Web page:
Once you push your prospect over the edge and get them to commit to a sale, the first thing you need to do is to… sell them some more. Stop. You might be thinking that we are getting too aggressive or hard sell, but you’re wrong. In fact, you should do this for the benefit of your consumer. Here’s why. The popular saying “The customer is always right” is not entirely accurate. Being the professional, in most cases, you probably know more about the product or service that you are promoting compared to your consumer. You probably have met with various challenges or unique situations regarding the use of the product or service which gave you more insights of how the product or service can be used best in various situations. So it’s your responsibility to educate your consumer about the availability of complementary products or services that might enhance the usage of the original purchase. We’re not suggesting you to force them to buy more things, on the contrary, we’re asking you to present a comprehensive solution for their benefit. If you don’t, in reality, you’re doing a disservice to them, as well as to yourself. Whether your consumer decides to choose the comprehensive option or stick with their original purchase is up to them. But at least you have fulfilled your obligations of presenting them the various possible options.
Why present the other additional, more comprehensive options only after your buyer has made the commitment to buy the original purchase? There are two reasons for this. First, you don’t want to confuse them with too many options in the first place. Research has proven that when a prospect is presented with too many options, sales conversion dropped. So instead of trying to sell everything under the sun right at the start, focus on just the most relevant solution for them first. The second reason to sell them right after they made the initial decision to purchase is ideal timing. You’ve heard of the saying “Strike while the iron is hot”. Well, in sales and in business, the iron is hot when the prospect just bought. Many studies have shown that when buyers made the initial commitment, no matter how small, then it’s much easier for them to make a larger commitment. This means that after making their initial purchase and then presented with a more comprehensive option, they will have an easier time to appreciate the value of the additional options. Fast food restaurants are great at using this technique. After you’ve ordered your meal, the first thing the person at the counter will ask you is “Do you want to upsize?” after you answered that, the next question will be “Do you want a sundae to go along with it?” It’s been proven that just because they ask, consumer’s spending increased significantly. You’ve probably experienced it yourself. You were not planning to indulge on a sundae, but when they asked, you said yes. Now, did you feel you were forced to buy the sundae? Of course not. They were just providing you with the option. You made the decision. Similarly, in your business, you should always provide the option for people to upsize. Following is a great example.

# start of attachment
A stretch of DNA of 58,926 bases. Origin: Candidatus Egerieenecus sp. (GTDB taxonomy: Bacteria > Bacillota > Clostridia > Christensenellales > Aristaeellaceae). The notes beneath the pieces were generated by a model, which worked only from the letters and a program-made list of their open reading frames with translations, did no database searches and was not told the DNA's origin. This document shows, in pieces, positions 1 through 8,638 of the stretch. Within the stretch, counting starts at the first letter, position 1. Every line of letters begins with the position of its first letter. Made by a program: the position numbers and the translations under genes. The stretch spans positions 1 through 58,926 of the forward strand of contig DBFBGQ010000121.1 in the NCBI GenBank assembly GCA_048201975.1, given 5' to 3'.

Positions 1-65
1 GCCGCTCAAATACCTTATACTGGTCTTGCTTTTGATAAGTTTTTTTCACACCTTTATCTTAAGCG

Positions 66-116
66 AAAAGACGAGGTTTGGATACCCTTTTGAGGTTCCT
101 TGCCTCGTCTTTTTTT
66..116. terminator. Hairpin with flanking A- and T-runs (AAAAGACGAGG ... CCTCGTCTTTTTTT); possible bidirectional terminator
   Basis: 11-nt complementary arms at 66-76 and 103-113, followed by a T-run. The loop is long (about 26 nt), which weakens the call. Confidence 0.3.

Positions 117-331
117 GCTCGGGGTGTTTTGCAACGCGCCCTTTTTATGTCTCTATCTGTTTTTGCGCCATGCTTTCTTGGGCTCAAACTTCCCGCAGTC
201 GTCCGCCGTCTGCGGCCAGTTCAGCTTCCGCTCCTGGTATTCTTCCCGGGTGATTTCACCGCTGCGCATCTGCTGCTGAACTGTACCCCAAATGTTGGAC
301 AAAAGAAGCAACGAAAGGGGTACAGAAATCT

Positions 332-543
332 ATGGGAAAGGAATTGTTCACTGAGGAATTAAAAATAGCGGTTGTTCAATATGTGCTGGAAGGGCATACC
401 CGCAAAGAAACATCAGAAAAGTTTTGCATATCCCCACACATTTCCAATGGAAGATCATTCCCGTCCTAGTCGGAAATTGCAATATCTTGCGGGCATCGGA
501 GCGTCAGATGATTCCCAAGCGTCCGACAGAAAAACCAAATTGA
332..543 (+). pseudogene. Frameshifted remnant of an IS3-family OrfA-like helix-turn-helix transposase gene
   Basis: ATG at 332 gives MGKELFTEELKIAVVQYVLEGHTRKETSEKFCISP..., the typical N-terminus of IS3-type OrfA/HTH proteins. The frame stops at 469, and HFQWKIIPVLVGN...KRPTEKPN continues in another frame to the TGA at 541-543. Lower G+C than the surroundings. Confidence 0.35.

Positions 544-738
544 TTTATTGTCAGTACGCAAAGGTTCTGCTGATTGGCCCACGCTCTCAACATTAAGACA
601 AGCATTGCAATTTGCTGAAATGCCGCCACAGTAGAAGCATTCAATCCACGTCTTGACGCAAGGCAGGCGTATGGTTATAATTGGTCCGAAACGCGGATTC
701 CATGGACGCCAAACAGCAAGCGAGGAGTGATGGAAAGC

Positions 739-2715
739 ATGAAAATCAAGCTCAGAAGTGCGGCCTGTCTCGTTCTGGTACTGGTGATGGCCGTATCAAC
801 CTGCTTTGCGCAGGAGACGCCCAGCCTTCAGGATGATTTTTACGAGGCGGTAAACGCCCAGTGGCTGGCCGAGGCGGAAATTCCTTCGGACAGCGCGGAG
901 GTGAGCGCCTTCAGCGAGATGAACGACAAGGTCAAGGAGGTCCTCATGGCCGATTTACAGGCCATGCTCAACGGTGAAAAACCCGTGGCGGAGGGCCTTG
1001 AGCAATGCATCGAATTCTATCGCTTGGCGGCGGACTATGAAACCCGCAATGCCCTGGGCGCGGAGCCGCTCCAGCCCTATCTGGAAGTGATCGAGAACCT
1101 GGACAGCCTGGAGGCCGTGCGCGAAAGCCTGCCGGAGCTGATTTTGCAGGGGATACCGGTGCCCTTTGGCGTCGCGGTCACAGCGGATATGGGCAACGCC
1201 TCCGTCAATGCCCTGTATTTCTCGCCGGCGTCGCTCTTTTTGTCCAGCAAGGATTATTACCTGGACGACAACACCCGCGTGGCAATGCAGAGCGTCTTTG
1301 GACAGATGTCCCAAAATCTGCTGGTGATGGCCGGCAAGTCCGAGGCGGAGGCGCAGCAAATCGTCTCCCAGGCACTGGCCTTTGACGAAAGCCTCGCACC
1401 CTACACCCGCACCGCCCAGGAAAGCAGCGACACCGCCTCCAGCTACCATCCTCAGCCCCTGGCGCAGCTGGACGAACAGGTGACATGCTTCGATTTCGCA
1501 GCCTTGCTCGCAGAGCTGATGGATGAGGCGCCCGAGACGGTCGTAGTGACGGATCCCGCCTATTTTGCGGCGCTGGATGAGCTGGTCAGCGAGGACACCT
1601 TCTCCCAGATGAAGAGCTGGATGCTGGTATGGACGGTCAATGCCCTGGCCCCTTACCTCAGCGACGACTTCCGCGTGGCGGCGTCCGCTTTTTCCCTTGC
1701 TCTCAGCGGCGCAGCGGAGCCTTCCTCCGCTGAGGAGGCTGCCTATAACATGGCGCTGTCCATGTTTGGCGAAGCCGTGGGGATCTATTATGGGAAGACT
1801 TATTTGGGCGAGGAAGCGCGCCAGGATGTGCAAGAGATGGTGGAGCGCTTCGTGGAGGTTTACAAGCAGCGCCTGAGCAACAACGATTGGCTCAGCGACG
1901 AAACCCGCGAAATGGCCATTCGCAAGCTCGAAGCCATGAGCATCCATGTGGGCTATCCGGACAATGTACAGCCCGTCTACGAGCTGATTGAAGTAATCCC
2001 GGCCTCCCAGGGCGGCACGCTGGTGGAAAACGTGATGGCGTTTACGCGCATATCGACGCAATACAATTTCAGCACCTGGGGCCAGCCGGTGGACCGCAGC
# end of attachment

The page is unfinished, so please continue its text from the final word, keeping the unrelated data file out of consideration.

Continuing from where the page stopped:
During the SARS period, Thomas created an additional service to meet the demand of the market—GermBusters. Everyone was very concerned about the highly infectious and deadly nature of SARS, including businesses which were affected by the significantly decreased traffic. “We had many different businesses that came to us for our various solutions against SARS. Hotels, hospitals, clinics, offices and even entertainment venues like KTV lounges were coming to us for solutions. Initially we were only providing the air steriliser that can kill all kinds of bacteria, germs and viruses including the SARS virus. This can help reduce the possibility of transmission drastically. But then we realised that we were short changing our clients by not educating them about other precautionary measures. So we came up with a comprehensive packaged solution that included the air steriliser, the GermBusters spraying, the hand sanitisers and other value-added products. After people have gone through the comprehensive package and the venue was sterilised, we then put up a sticker that stated the venue has been sterilised by us. This helped boosted their customer’s confidence as they knew the place was safe.